Tuesday, April 30, 2013

Movie Review: Oblivion

Directed by Joseph Kosinski , Oblivion takes place over 60 years in the future where the Earth was nearly destroyed due to the destruction of the moon and an invasion of an alien race known as Scavs. Jack Harper (Tom Cruise) is one of the last drone repairmen on Earth, working with his partner Victoria (Andrea Riseborough) to protect the Hydrorigs and to secure and send Earth's remaining resources to a massive tetrahedral space station - called the Tet - that was humanity's escape vessel. The two expect to leave Earth and join the other survivors at a colony on Saturn's largest moon, Titan.

One day while out on patrol, Jack rescues a woman named Julia (Olga Kurylenko) from a drowned, pre-invasion spacecraft. Strangely, Jack recognizes this woman as the one from the weird dreams that he has been having about a time before the invasion. Who is this woman? What does she have to do with Jack's past and is there more to Jack's situation than he believes?

Oblivion, like Kosinski's previous film Tron Legacy, is visually stunning. Almost every scene in the movie is masterfully shot and interesting to look at, keeping you captivated throughout the film's two hour and four minute run-time. In a world where a growing number of films are hopping onto the "shaky cam" bandwagon in hope of adding a pseudo-realistic element to their movies, it's rather nice and refreshing to see such skilled cinematography, beautifully designed sets, and well-chosen locations.

The acting, for the most part, is top-notch as well. Cruise does a fantastic job as Harper, giving us a character who is likable and not your typical, throwaway Sci-Fi/Action protagonist. Riseborough's performance is just as fantastic. The way she plays the character really draws out your sympathy for Victoria and the situation she's in. The only performance that I found particularly weak was Kurylenko's. While she wasn't terrible, she came off a little bland at times.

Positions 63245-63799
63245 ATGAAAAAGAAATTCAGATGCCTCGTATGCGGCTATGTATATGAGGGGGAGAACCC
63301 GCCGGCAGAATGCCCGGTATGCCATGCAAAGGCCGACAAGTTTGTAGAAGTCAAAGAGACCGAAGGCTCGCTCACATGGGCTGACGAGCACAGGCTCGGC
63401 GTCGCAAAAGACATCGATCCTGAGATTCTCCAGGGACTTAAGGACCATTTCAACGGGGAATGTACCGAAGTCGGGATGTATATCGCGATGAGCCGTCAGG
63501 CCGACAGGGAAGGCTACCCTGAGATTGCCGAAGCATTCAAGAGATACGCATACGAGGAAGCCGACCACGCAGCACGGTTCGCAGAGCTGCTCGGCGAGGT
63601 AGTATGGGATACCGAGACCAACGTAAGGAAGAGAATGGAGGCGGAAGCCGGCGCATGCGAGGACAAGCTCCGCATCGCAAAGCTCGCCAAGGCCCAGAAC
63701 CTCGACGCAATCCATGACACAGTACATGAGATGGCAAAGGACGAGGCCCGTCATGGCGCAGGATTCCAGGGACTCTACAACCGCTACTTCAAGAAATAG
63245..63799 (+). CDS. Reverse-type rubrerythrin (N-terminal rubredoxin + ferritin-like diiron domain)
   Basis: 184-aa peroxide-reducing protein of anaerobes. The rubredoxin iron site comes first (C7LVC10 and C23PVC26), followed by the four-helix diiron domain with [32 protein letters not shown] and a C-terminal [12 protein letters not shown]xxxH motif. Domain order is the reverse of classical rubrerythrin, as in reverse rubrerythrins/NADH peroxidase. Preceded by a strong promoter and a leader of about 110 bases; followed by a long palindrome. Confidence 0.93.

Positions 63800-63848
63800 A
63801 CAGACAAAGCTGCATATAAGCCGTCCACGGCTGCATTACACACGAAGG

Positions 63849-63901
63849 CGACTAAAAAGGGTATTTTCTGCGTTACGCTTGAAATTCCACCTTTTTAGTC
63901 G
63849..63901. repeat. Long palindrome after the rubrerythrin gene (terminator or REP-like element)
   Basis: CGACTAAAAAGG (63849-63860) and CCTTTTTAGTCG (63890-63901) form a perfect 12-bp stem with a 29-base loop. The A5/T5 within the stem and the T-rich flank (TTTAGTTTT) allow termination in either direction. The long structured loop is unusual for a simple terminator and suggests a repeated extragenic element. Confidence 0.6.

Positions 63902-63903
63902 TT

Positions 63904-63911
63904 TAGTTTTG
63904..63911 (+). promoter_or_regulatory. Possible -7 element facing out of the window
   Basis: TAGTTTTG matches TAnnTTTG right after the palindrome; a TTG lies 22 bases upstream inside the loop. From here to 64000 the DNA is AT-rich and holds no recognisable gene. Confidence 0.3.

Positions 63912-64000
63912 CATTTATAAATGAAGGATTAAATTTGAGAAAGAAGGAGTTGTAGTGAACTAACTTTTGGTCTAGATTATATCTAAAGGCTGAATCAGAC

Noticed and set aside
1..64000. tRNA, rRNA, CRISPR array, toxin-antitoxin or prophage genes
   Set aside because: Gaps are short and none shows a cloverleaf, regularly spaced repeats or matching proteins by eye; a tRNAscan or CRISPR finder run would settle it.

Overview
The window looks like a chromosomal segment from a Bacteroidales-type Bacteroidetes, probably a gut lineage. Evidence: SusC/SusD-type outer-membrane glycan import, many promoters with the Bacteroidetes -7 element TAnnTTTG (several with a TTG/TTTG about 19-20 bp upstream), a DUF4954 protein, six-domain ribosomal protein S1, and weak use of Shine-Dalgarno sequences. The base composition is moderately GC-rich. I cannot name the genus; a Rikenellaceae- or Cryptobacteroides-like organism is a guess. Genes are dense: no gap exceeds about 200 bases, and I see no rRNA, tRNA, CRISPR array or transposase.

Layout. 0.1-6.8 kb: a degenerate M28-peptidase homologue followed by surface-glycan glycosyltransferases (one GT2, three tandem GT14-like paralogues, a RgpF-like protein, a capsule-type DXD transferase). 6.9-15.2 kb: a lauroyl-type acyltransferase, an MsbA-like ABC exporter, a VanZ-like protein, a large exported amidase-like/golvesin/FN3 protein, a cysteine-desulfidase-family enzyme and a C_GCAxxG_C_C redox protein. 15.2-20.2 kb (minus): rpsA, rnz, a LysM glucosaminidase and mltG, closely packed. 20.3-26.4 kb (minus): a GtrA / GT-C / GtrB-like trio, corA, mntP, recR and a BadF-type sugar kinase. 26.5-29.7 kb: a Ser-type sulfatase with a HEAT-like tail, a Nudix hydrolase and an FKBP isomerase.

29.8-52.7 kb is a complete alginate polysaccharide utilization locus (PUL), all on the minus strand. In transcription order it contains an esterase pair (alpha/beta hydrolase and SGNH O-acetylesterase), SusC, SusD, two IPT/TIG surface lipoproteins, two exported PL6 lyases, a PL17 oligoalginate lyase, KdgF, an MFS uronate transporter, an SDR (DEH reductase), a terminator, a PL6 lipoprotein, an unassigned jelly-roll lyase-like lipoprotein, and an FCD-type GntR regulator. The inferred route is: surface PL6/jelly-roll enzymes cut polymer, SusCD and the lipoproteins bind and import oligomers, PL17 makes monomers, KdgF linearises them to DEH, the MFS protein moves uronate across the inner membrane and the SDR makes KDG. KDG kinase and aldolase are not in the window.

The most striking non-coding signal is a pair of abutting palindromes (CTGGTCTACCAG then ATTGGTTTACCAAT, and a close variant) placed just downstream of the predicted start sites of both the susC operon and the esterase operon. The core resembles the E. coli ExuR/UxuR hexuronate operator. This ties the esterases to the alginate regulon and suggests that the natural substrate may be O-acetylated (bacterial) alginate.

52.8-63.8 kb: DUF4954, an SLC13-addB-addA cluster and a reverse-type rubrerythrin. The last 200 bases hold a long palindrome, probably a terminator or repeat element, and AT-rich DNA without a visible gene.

Now, this movie has come under fire for its story and for being "thinly scripted". Some critics have called it "dumb" and "derivative." However, I think a lot of these critics are either missing the point of the film or are completely off-based. Oblivion might seem derivative to some because it is a well-done homage to the science fiction films of the 1970's. Its stylized look, its high-concept narrative that focuses on the ideas and story instead of the scientific fact, it all feels like a film that would have been made in the 70's.

Secondly, Oblivion's story really isn't that dumb at all. In fact, when you look at the film and go from point to point, it all fits rather neatly together and each twist and turn makes sense to the overall narrative. While there are some weak points in the story, mostly the scenes and elements dealing with Kurylenko's character and the last scene in the movie, the movie's story is well crafted and is a lot better than some of the other films that are popular today.

Oblivion, in my opinion, is a well-crafted homage to the classic science fiction films of the 1970's that is both well-written and entertaining. If you're looking for an interesting, high-concept science fiction movie, I'd recommend give Oblivion a chance.

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